American Diabetes Association® Applauds Reps. Reed and DeGette for Efforts to Expand Access to Diabetes Self-Management Training for Medicare Beneficiaries
May 16, 2018
Newly introduced bill would encourage participation in proven programs that support millions of Americans with diabetes
The American Diabetes Association® today applauds House Diabetes Caucus co-chairs Congressman Tom Reed (R-NY) and Congresswoman Diana DeGette (D-CO) for their commitment to improving the lives of millions of Americans with diabetes by introducing the Expanding Access to the Diabetes Self-Management Training (DSMT) Act. The legislation, recently introduced by Rep. Reed and co-sponsored by Rep. DeGette, would increase the hours of DSMT covered by Medicare, allow eligible beneficiaries to access DSMT and Medical Nutrition Therapy services on the same day, remove beneficiary cost-sharing for more affordable access to programs, and create a two-year pilot to test the impact of virtual training options.
The ADA’s recent “Economic Costs of Diabetes in the U.S. in 2017” report confirmed that diabetes is the most costly disease in the country, with the cost of diagnosed diabetes reaching $327 billion and nearly half of all American adults living with diabetes or prediabetes. DSMT offers an opportunity to decrease these costs by reducing hospital admissions and readmissions as well as reducing lifetime health care costs related to diabetes complications and comorbidities. Studies also show that utilizing DSMT methods can help patients significantly lower their blood glucose levels and provide positive results for people living with diabetes, including improved hemoglobin A1C levels by as much as 1 percent in people with type 2 diabetes, reduced onset and advancement of complications, healthier lifestyle behaviors and increased access to and time spent with diabetes educators.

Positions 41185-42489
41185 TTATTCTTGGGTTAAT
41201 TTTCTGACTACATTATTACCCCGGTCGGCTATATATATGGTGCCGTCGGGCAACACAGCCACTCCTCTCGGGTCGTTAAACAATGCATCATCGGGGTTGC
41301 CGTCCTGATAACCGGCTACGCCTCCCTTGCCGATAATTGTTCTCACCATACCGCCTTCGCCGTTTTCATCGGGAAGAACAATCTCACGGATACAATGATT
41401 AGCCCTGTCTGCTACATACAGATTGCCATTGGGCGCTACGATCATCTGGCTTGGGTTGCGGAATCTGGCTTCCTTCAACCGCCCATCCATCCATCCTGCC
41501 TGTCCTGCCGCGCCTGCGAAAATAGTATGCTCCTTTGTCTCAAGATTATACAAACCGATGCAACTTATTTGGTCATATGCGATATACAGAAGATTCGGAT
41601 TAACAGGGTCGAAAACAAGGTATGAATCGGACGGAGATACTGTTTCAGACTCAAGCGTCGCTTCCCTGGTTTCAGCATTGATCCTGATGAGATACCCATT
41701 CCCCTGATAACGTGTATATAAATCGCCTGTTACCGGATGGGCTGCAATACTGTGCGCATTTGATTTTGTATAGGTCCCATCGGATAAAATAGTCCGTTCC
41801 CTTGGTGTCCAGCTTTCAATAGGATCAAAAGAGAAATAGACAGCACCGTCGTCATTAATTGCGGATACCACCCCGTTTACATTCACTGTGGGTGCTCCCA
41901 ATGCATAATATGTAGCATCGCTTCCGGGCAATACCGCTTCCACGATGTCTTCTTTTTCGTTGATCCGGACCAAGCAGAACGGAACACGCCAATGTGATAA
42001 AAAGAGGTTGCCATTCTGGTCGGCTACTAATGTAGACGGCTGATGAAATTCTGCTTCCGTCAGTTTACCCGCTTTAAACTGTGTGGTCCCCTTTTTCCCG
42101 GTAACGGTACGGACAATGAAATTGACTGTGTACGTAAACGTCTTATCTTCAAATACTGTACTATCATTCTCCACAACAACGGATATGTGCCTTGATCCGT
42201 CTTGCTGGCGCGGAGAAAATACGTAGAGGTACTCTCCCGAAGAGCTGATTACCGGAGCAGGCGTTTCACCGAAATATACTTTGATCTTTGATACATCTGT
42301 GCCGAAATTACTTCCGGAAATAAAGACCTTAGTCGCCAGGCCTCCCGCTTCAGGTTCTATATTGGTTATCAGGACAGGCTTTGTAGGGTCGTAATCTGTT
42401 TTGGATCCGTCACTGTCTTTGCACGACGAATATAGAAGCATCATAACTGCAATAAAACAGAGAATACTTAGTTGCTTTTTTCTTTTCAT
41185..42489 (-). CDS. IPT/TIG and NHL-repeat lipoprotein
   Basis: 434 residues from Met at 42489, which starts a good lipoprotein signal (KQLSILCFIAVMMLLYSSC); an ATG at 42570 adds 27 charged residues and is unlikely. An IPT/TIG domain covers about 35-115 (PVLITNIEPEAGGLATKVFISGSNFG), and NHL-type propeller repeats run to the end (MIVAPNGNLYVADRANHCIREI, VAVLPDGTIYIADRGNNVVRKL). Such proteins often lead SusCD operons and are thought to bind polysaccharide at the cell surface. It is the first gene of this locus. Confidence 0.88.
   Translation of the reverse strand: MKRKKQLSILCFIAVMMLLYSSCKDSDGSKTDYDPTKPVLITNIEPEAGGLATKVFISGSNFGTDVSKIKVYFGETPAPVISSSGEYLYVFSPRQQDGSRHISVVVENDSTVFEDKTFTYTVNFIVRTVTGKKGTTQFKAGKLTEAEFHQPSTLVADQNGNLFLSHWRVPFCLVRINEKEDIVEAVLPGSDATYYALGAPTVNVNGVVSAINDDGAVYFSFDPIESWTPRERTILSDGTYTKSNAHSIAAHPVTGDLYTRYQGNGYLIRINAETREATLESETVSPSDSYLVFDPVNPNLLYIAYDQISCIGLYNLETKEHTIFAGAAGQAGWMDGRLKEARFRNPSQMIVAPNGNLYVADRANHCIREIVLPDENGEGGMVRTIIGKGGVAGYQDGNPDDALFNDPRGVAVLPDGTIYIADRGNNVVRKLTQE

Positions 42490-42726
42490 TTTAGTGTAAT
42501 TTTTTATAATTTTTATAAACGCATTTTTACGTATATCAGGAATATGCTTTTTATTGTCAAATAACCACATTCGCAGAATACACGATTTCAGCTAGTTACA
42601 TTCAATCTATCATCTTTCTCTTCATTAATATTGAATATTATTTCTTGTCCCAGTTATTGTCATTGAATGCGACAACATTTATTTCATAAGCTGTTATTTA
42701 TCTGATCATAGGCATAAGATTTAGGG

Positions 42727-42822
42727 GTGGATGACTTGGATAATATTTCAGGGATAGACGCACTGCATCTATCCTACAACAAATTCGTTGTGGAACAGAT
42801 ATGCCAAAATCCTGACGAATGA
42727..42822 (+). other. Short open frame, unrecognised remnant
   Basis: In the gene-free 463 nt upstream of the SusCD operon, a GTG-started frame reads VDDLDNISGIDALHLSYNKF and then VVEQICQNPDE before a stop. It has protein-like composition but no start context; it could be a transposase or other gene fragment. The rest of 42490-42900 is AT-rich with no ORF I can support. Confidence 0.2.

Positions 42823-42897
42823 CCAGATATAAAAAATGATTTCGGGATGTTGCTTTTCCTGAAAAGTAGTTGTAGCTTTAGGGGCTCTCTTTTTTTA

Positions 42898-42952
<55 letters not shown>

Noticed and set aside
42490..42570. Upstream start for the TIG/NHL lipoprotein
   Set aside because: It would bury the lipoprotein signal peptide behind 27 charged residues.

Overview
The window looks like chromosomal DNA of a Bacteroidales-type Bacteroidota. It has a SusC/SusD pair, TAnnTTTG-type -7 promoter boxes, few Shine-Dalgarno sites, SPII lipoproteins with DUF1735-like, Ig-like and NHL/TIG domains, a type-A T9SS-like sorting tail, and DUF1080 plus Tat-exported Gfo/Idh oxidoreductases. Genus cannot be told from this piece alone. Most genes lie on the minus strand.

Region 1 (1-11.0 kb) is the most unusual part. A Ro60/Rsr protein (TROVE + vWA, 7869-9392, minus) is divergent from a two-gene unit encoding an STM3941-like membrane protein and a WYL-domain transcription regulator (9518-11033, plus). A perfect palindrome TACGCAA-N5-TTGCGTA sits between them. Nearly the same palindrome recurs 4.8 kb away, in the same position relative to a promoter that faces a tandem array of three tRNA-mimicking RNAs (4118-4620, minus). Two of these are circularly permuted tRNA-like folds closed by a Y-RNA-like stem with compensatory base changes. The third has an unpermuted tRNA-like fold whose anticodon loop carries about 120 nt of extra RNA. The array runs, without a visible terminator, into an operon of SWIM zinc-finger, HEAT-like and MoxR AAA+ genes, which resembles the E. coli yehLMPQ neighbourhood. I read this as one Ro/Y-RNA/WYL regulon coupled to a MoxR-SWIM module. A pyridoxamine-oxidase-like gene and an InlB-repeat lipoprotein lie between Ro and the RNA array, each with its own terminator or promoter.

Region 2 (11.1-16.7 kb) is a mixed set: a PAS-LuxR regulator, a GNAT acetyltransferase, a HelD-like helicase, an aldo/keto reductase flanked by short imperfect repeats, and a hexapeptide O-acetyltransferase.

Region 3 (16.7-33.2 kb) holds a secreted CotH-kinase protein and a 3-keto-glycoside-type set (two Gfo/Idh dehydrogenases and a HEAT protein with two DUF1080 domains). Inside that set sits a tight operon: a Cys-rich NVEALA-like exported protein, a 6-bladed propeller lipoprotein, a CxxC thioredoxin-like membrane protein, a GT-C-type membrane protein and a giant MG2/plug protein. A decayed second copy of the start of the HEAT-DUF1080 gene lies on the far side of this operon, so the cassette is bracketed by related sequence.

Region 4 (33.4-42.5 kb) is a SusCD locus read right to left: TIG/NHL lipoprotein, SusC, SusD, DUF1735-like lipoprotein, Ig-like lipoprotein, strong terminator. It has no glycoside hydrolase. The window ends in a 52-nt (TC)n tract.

DSMT has been covered under Medicare for over 15 years. However, data show that very few people with diabetes are participating in DSMT programs. Only five percent of Medicare beneficiaries with newly diagnosed diabetes use DSMT services¹.
“With 12 million seniors in the United States—which equates to one of every four Americans over the age of 65—living with diabetes, the health care system will not be able to afford the growing costs of care unless complications from diabetes are reduced by programs like DSMT that have proven results,” said ADA’s Senior Vice President of Government Affairs & Advocacy LaShawn McIver, MD, MPH. “Removing barriers Medicare beneficiaries face in accessing DSMT will help to reduce this economic cost burden on our country and improve the health outcomes of millions of Americans living with diabetes. We look forward to working closely with Representatives Reed and DeGette to advance this critical legislation.”
1 Strawbridge LM, Lloyd JT, Meadow A, et al. Use of Medicare’s diabetes self-management training benefit. Health Education Behavior 2015;42:530-8.
About the American Diabetes Association
Nearly half of American adults have diabetes or prediabetes; more than 30 million adults and children have diabetes; and every 21 seconds, another individual is diagnosed with diabetes in the U.S. Founded in 1940, the American Diabetes Association (ADA) is the nation’s leading voluntary health organization whose mission is to prevent and cure diabetes, and to improve the lives of all people affected by diabetes. The ADA drives discovery by funding research to treat, manage and prevent all types of diabetes, as well as to search for cures; raises voice to the urgency of the diabetes epidemic; and works to safeguard policies and programs that protect people with diabetes. In addition, the ADA supports people living with diabetes, those at risk of developing diabetes, and the health care professionals who serve them through information and programs that can improve health outcomes and quality of life. For more information, please call the ADA at 1-800-DIABETES (1-800-342-2383) or visit diabetes.org. Information from both of these sources is available in English and Spanish. Find us on Facebook (American Diabetes Association), Twitter (@AmDiabetesAssn) and Instagram (@AmDiabetesAssn)